Tactical urbanism is a movement focused on re-energizing small, local areas. While city planners and developers try to make sweeping, impactful changes through large-scale design and construction, tactical urbanism seeks to make changes one sidewalk, one street corner, one block at a time. And the results can be exciting, witty, successful, and extremely affordable.
The Metro Jacksonville Downtown Riverside Pub Crawl is a local example of tactical urbanism. Accepting that large-scale projects to encourage vibrancy may take years to implement, the crawl is an instant solution to stimulating and exposing Jacksonville's dynamic urban core. Though temporary in nature, this event reflects what permanent, human-centered changes could look like with simple coordination and regularly scheduled events that expose areas of Downtown to people from in and around Jacksonville proper. The change lies in creating events that rejuvenate the urban core's hidden gems and drawing people to those areas.
Tactical Urbanism has the five following characteristics:
1. A deliberate, phased approach to instigating change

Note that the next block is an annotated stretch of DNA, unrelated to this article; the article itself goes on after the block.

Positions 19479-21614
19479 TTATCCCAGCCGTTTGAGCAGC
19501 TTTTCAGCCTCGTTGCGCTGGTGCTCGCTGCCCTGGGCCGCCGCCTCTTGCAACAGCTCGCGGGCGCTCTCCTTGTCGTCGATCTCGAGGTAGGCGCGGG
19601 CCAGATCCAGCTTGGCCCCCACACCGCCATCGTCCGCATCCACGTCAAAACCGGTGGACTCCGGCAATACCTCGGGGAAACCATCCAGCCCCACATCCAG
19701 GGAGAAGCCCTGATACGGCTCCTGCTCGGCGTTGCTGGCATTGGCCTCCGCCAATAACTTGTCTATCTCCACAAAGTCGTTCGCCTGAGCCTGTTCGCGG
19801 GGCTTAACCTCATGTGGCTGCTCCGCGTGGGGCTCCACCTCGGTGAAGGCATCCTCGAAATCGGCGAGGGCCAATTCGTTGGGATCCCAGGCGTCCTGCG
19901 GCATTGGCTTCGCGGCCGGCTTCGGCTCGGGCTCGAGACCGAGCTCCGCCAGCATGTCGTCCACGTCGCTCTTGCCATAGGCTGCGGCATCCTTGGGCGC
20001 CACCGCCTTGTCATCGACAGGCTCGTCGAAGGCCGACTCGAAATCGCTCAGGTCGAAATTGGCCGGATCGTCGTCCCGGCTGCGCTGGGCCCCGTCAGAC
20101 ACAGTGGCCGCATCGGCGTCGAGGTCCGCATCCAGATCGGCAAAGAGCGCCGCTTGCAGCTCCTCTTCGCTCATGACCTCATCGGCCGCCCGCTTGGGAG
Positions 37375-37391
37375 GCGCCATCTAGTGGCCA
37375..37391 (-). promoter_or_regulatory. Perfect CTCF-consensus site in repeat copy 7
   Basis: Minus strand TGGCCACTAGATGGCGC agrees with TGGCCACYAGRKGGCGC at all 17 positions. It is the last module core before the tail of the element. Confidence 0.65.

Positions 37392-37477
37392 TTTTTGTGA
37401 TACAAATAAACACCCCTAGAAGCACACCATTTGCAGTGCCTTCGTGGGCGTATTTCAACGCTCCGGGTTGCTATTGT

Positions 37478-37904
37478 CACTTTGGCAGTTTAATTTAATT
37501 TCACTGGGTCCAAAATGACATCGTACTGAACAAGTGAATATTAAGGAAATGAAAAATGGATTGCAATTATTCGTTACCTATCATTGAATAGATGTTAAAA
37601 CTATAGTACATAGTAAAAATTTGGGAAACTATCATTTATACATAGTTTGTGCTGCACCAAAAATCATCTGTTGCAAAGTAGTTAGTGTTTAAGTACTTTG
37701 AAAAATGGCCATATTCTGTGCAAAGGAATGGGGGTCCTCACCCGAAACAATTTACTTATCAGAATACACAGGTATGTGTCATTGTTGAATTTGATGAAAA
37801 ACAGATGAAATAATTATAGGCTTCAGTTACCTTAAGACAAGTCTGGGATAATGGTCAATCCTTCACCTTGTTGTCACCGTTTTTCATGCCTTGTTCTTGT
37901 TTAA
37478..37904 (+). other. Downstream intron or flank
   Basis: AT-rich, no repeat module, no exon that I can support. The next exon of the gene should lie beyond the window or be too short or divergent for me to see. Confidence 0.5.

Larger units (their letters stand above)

2. The offering of local solutions for local planning challenges
3. Short-term commitment and realistic expectations
4. Low-risks, with possibly a high reward
5. The development of social capital between citizens and the building of organizational capacity between public-private institutions, non-profits and their constituents.
The next scheduled pub crawl, which will include additional venues, will be held on November 30, 2012. Tickets are available now.
This past pub crawl, on November 2, went through the Riverside/Downtown area and the King Street district. There was a $15 admission, which entitled guests to two free drink tickets, free cover at all participating venues, and complimentary trolley transportation between stops. The evening went as follows:
5:30-7:00 Check-in and pre-party at the Landing OR Riverside's The Garage.
9:50-10:30 The Loft
11:15-12:00 The Garage
Article by Ennis Davis. Edited by Kelsi Hasden. Photographs by Luis Rivera.